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Starting Software Projects with the End in Mind

Picture of Jake Northey

Jake Northey

Start software projects with the end in mind

There’s a lot of excitement in a new project. The code flies from the fingertips and it isn’t too long before a developer can look back in amazement at how much has been written. In these early stages of development, it is important to understand how software will be deployed into a production environment.

When it comes to software development, things like monitoring, logging, and configuration management are not at the forefront of a developer’s mind. Good practices are essential, especially at the beginning of a project. Every time a developer writes code to solve a specific problem, they need to think about many different cases that their code may eventually handle in a production environment. In each of these situations, a developer will end up making decisions about default values to use, how to handle unexpected cases, or what messages to write to a log file.

To determine how the software should handle these cases, the production environment and operations processes should be considered. Different organizations will of course have different operations capabilities. Large organizations have specific ways to generate alerts, manage configuration changes, monitor processes and log files. In these cases, a simple conversation with operations will answer all the questions that a developer will have when starting a project. In other cases, there may not be clear or common practices. This presents an opportunity to improve operation processes with great tools.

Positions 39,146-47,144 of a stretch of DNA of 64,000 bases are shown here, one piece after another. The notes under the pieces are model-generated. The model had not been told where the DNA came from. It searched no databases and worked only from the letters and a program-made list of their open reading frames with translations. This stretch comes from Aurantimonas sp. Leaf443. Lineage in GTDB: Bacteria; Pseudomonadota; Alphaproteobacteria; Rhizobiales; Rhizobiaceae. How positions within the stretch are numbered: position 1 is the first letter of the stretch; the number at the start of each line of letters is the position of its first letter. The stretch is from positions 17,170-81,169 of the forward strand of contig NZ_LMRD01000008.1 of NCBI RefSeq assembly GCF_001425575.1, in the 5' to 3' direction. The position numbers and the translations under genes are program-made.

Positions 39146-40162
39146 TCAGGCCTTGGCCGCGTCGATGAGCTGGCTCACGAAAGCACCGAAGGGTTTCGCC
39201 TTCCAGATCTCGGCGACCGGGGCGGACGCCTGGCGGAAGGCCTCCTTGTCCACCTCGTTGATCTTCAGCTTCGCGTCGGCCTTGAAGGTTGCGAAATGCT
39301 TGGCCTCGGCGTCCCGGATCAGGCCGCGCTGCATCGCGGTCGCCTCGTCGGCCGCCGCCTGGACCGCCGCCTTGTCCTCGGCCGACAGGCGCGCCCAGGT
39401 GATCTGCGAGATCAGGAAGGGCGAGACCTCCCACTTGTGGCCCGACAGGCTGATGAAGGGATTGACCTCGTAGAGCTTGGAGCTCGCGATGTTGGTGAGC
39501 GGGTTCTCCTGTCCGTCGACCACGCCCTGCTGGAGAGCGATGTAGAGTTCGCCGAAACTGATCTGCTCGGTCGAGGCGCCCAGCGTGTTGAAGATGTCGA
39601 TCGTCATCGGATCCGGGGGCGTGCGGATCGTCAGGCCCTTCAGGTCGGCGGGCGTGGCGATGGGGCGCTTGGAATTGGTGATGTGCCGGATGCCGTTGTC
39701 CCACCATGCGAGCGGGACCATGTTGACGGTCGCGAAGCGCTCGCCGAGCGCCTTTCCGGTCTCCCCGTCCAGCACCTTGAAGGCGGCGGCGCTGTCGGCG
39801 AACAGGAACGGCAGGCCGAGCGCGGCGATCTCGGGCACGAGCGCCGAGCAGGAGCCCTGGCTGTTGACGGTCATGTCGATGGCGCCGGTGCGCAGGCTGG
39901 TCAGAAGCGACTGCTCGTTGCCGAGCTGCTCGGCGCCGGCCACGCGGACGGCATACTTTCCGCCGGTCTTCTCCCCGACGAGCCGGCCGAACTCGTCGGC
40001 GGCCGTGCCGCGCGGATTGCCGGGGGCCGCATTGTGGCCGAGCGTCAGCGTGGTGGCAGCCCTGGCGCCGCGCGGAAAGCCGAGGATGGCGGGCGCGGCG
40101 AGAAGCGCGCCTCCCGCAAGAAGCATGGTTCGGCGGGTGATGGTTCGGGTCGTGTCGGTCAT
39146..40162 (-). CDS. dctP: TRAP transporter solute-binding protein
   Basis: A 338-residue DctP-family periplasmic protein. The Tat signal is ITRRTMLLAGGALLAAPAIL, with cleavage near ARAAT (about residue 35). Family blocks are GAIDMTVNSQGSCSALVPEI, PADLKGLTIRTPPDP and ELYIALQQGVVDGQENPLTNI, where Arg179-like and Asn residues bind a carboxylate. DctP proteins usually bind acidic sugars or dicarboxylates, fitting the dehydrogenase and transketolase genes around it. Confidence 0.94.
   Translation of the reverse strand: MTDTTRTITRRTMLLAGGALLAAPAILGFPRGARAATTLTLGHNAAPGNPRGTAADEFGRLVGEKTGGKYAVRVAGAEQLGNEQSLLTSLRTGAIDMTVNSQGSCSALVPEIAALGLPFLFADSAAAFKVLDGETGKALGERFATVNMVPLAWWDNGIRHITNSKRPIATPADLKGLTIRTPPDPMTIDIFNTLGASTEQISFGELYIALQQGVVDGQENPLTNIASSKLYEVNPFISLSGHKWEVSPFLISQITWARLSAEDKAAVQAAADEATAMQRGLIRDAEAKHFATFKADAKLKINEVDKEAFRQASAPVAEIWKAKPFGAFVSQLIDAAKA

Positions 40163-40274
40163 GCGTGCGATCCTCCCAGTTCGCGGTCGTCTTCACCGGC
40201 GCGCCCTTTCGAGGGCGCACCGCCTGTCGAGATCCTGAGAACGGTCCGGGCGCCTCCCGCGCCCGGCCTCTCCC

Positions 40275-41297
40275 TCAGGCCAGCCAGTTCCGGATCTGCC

A good first step for a developer is to build interfaces around the essential aspects of their software. The initial implementations can make decisions about things like configuration file format that can be changed later. Next, operations staff should be consulted to prevent the need to go back and do large batch changes like introducing unique error codes to logging statements. Finally, a developer can implement concrete implementations of configuration management, logging, and alerting that work best for the production environment.

Software ends up running in production much longer than the active development of the software. With this end in mind, developers must start projects realizing that the real maintainers of the software they create are the operations staff that manage the software in a production environment. The tools at their disposal are configuration, monitoring, and management of the software processes. Having good interfaces for handling configuration, errors, and application management gives developers peace of mind knowing how to write and organize their code and allows operations staff the tools they need to maintain the software into the future.

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